Business News - Local News

The language of the future

Text messaging, Internet chats are changing the way we communicate.

Orlando Business Journal – by Mary Gardner


Confused? That is no typo. You’re seeing the English language of the future.

What does it mean? ANFSCD: And now for something completely different …

As the Internet becomes more and more prominent in our everyday lives, many aspects of our lives are being affected. Not only is our language becoming a shorthand version of itself online, but offline language has evolved to become a lot more rapid and abbreviated.

And I’m not talking about streamlining our messages to pithy parables that offer infinite wisdom. Rather, we speak in shorthand.

Think back to the ’90s when “blah, blah, blah” became a popular replacement for the “rest of the story.” In our busy lives, it was beginning to take too much effort to communicate all the details, so we began to make assumptions our audience could fill in the blanks.

Jerry Seinfeld’s gang coined the term “yada, yada, yada,” enthnicizing “blah, blah.” In large cities, the hip crowd uses statements such as “words, words, words” to convey an assumed, deeper meaning in the conversation. “Yeah, yeah” dismisses further talking or relays an understanding of the intended meaning.

There are a couple of things happening here we need to pay attention to. As the virtual world takes the forefront, the language of the Internet will begin to spill into our everyday lives. With English being the dominant language on the Internet, more people will do business in English.

This means people will need to learn the shorthand version of English, which means it’s only a matter of time before acronyms and shortcuts start to pop up in normal, everyday conversation. For some, conversations will seem like a foreign language.

ICOCBW (I could of course be wrong), but I don’t think so. Already, the NextGens spend more time communicating via text messages, chat, instant messages and e-mail than they do in person or voice to voice.

A recent study, for example, found that nearly half of Korea’s teenagers are addicted to their mobile phones. A survey of 1,100 youths aged 14 to 19, conducted in Seoul by the Korea Agency for Digital Opportunity and Promotion, an arm of the Ministry of Communication, said that four out of 10 students send and receive text messages during class and that the same proportion sends more than 1,000 text messages a month.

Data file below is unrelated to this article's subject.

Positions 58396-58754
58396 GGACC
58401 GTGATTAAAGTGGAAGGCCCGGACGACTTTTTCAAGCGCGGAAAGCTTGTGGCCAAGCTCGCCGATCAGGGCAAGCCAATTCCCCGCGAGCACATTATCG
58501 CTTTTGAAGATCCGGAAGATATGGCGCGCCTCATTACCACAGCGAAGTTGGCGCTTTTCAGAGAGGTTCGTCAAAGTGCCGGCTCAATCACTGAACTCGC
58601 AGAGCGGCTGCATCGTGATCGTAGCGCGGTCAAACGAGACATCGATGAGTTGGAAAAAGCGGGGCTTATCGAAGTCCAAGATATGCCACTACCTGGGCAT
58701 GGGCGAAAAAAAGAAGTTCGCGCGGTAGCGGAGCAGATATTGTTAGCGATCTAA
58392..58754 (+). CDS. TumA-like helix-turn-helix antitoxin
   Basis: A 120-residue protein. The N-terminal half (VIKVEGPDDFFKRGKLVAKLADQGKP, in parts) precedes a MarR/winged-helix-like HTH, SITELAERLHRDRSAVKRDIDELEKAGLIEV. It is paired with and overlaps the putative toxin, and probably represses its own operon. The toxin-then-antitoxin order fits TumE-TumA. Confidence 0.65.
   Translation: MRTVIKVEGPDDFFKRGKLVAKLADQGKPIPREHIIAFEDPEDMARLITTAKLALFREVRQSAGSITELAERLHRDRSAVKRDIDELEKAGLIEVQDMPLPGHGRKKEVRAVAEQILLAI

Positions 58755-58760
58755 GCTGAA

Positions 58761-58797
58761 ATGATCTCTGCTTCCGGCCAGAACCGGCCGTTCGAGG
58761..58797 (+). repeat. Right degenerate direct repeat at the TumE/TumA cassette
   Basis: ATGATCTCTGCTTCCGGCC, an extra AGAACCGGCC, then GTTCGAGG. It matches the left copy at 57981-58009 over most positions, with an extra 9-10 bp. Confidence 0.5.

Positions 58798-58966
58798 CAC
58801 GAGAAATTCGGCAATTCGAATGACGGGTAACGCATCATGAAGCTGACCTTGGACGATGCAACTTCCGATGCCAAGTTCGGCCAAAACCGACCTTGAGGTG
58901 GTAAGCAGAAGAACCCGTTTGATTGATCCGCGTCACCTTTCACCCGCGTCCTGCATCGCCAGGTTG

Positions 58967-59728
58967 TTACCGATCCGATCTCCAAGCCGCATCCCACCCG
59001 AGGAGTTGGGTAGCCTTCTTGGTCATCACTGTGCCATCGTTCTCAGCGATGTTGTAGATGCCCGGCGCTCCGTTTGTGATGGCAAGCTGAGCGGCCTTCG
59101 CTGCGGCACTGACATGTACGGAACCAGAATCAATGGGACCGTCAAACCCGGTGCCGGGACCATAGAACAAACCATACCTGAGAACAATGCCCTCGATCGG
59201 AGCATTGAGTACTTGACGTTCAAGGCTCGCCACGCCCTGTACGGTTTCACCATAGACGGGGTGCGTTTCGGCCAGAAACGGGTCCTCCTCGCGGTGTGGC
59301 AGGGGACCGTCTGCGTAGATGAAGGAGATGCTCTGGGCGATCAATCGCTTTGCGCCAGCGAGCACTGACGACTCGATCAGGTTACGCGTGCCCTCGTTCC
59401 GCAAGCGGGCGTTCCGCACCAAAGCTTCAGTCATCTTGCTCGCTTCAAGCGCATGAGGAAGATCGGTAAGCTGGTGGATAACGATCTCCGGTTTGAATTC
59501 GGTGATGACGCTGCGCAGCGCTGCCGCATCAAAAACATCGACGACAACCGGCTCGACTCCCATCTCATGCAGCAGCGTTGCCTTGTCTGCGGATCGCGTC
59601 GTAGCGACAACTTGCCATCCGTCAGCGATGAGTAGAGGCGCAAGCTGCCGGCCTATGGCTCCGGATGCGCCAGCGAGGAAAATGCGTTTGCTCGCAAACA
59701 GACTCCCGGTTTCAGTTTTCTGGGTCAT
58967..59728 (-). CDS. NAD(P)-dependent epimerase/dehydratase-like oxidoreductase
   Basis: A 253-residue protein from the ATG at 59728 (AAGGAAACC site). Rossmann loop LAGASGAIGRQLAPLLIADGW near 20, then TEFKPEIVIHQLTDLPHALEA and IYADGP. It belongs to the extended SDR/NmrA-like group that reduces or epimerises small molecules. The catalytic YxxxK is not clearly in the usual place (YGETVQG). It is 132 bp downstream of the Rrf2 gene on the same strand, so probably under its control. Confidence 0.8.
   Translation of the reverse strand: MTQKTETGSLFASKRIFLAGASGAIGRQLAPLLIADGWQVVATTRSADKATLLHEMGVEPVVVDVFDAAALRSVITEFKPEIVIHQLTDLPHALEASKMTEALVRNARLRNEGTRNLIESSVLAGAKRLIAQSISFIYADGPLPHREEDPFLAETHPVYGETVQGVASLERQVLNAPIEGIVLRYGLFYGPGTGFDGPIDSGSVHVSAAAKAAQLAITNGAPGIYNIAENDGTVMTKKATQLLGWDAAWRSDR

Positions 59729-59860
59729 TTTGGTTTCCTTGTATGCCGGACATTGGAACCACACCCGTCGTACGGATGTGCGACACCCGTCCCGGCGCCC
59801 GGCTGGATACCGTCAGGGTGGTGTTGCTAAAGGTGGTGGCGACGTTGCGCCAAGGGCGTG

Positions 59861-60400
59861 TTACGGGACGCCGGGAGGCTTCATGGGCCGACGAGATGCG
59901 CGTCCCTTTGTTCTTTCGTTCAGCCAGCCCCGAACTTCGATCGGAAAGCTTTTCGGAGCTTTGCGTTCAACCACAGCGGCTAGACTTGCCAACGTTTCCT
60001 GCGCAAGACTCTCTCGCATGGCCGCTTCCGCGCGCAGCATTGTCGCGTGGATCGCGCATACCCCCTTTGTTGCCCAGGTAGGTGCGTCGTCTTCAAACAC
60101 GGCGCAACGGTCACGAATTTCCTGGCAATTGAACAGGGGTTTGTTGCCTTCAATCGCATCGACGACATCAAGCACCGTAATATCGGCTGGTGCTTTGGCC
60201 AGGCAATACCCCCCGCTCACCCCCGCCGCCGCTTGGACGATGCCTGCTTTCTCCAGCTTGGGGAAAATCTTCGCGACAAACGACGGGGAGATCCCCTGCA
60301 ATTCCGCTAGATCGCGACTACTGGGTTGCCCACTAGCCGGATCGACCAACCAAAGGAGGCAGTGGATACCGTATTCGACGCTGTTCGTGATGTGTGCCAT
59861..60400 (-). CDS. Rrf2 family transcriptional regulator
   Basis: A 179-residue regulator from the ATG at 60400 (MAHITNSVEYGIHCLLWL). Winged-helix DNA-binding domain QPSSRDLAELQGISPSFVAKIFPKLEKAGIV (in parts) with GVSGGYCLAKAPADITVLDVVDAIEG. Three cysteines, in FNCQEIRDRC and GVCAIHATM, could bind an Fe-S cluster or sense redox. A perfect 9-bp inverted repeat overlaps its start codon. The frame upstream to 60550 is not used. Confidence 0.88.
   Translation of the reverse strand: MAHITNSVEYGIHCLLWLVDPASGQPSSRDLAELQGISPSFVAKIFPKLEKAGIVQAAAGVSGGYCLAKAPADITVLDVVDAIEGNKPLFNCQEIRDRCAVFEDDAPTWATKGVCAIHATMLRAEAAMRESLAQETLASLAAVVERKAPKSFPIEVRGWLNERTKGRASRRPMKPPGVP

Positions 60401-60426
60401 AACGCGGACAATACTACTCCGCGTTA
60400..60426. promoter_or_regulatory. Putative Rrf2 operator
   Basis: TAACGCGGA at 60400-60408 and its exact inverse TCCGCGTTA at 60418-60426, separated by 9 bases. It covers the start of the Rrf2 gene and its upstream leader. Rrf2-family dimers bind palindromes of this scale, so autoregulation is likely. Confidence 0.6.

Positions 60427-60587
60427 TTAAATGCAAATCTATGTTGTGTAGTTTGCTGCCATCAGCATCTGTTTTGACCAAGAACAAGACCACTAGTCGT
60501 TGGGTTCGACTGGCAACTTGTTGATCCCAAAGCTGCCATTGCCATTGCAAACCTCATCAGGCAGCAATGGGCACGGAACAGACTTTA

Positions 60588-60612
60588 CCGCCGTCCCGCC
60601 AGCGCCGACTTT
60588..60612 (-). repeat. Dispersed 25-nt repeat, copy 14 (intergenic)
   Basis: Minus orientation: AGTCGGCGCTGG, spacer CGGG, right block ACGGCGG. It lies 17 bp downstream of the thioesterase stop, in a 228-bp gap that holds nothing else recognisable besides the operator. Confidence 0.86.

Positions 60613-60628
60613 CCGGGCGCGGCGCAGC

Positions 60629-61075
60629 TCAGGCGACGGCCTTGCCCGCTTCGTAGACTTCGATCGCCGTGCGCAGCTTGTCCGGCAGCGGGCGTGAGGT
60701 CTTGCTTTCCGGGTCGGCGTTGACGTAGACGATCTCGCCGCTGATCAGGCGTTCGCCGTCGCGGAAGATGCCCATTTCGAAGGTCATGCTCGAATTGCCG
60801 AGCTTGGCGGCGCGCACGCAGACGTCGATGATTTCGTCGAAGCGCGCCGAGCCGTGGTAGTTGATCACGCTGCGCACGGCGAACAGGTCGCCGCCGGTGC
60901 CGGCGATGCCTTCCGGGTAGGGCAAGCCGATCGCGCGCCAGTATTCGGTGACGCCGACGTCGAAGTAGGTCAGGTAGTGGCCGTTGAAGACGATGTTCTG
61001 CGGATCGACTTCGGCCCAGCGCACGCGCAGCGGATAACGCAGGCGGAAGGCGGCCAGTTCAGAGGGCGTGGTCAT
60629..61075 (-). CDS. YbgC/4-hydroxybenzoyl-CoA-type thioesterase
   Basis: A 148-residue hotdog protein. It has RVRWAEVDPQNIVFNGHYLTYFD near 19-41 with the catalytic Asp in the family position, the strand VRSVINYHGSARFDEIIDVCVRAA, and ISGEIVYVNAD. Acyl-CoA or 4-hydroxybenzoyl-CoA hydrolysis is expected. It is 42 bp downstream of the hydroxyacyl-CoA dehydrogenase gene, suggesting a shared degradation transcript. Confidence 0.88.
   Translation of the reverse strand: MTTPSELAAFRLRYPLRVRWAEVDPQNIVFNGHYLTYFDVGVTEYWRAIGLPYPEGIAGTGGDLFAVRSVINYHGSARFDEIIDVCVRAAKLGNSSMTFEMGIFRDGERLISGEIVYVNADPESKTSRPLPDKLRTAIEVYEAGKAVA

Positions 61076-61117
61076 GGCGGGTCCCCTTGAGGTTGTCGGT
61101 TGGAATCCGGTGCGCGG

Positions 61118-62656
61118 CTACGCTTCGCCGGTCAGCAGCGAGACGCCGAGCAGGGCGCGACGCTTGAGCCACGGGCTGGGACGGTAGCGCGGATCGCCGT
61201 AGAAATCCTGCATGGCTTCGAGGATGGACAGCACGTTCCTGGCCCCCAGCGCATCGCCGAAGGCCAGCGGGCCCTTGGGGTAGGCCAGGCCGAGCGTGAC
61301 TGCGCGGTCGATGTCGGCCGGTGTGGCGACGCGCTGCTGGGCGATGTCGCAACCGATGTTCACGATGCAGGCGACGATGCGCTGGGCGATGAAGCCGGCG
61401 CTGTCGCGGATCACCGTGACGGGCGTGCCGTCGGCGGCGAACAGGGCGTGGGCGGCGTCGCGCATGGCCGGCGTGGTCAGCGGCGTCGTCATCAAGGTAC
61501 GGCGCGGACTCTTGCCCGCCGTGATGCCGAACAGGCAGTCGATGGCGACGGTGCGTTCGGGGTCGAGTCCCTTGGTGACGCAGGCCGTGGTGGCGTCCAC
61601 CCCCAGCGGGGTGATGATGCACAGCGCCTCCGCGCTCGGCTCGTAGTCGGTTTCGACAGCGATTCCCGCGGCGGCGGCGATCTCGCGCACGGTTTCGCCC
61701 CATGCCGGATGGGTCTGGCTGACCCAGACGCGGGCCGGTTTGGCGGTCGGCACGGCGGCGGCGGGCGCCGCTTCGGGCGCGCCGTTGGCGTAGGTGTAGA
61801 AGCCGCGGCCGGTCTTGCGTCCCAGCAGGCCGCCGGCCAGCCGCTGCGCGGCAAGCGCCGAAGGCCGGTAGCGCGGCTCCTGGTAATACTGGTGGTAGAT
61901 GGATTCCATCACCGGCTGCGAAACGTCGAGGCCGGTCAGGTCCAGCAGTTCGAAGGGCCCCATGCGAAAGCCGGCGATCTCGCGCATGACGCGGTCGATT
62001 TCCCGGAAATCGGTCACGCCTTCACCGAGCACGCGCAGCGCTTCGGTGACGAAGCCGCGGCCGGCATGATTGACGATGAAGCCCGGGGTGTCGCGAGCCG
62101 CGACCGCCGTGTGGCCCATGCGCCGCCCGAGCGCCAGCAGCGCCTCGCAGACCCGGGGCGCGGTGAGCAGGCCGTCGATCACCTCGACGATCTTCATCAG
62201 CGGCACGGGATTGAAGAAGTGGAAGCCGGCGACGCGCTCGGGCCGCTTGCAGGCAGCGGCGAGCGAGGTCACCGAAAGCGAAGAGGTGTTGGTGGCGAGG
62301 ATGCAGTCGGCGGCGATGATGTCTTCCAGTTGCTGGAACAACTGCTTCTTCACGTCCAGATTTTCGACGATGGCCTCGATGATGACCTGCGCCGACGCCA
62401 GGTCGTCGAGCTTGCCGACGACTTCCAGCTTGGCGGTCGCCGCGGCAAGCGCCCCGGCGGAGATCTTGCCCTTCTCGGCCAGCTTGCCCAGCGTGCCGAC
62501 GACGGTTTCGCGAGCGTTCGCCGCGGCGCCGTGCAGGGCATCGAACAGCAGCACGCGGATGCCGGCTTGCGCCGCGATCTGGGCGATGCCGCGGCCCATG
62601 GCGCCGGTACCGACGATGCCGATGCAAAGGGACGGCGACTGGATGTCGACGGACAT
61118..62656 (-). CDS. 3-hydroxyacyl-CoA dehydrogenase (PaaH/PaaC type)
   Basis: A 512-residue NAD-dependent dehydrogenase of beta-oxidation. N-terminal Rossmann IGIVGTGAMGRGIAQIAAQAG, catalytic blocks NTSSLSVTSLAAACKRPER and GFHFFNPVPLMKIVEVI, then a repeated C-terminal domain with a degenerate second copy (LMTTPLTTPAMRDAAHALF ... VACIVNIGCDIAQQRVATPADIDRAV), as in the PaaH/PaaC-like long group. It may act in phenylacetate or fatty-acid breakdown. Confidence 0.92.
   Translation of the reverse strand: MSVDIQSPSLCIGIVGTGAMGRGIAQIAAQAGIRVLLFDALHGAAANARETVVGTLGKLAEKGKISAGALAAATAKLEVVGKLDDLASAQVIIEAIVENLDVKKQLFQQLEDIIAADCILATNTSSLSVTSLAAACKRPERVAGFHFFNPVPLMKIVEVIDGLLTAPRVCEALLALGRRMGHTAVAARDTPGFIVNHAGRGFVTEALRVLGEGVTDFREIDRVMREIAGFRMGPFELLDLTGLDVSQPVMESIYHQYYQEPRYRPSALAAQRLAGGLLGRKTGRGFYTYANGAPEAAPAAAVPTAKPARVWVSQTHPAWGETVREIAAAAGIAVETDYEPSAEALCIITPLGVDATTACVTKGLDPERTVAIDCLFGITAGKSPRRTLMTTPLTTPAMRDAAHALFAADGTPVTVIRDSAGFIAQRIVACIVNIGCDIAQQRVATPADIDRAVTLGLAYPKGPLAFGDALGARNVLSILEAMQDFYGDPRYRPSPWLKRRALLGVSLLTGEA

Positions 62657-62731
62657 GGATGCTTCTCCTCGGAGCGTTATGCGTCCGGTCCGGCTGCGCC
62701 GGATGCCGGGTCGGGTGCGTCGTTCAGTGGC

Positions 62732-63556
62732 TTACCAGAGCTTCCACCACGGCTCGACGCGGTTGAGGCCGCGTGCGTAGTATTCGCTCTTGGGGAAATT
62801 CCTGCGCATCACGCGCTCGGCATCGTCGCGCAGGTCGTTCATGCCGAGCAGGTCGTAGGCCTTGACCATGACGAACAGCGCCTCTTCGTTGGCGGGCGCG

One student reported frazzled nerves when she forgets to carry her cell phone. Another said he kept his cell phone next to him while bathing. The author stated, “The little instruments are not just a way to communicate, it seems, they are a part of their owner’s psyche.”

Even ITRW (in the real world), attention spans have shortened and patience has worsened. Busy executives or people in big cities may have always needed to speak “sound bites” due to rushed schedules, but now we are beginning to hear this behavior cross over in business everywhere.

Having the ability to get the point across more quickly on the phone, in person and via e-mail is almost a necessary skill.

For those of you who are developing the art of “fast talking,” check out How to Get Your Point Across in 30 Seconds or Less by Milo O. Frank. For “long talkers,” it should be required reading.

But don’t worry, it’s short at just over 120 pages. LOL (laugh out loud).

IHTHBE (I hope this has been enlightening).

Orlando Business Journal – June 4, 2007

© American City Business Journals Inc. All rights reserved.